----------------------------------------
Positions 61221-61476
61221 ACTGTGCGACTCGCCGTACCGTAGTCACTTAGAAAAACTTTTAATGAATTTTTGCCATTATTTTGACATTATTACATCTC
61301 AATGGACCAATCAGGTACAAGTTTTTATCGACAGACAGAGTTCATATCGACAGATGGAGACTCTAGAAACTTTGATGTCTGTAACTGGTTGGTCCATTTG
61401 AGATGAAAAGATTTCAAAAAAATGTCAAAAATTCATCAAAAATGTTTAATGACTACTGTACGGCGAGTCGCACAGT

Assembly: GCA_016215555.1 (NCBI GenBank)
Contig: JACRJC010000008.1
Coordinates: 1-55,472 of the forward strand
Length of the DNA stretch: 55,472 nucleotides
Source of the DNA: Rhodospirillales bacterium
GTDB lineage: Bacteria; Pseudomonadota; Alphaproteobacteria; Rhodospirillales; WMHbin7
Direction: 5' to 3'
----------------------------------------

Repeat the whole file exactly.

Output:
Positions 61221-61476
61221 ACTGTGCGACTCGCCGTACCGTAGTCACTTAGAAAAACTTTTAATGAATTTTTGCCATTATTTTGACATTATTACATCTC
61301 AATGGACCAATCAGGTACAAGTTTTTATCGACAGACAGAGTTCATATCGACAGATGGAGACTCTAGAAACTTTGATGTCTGTAACTGGTTGGTCCATTTG
61401 AGATGAAAAGATTTCAAAAAAATGTCAAAAATTCATCAAAAATGTTTAATGACTACTGTACGGCGAGTCGCACAGT

Assembly: GCA_016215555.1 (NCBI GenBank)
Contig: JACRJC010000008.1
Coordinates: 1-55,472 of the forward strand
Length of the DNA stretch: 55,472 nucleotides
Source of the DNA: Rhodospirillales bacterium
GTDB lineage: Bacteria; Pseudomonadota; Alphaproteobacteria; Rhodospirillales; WMHbin7
Direction: 5' to 3'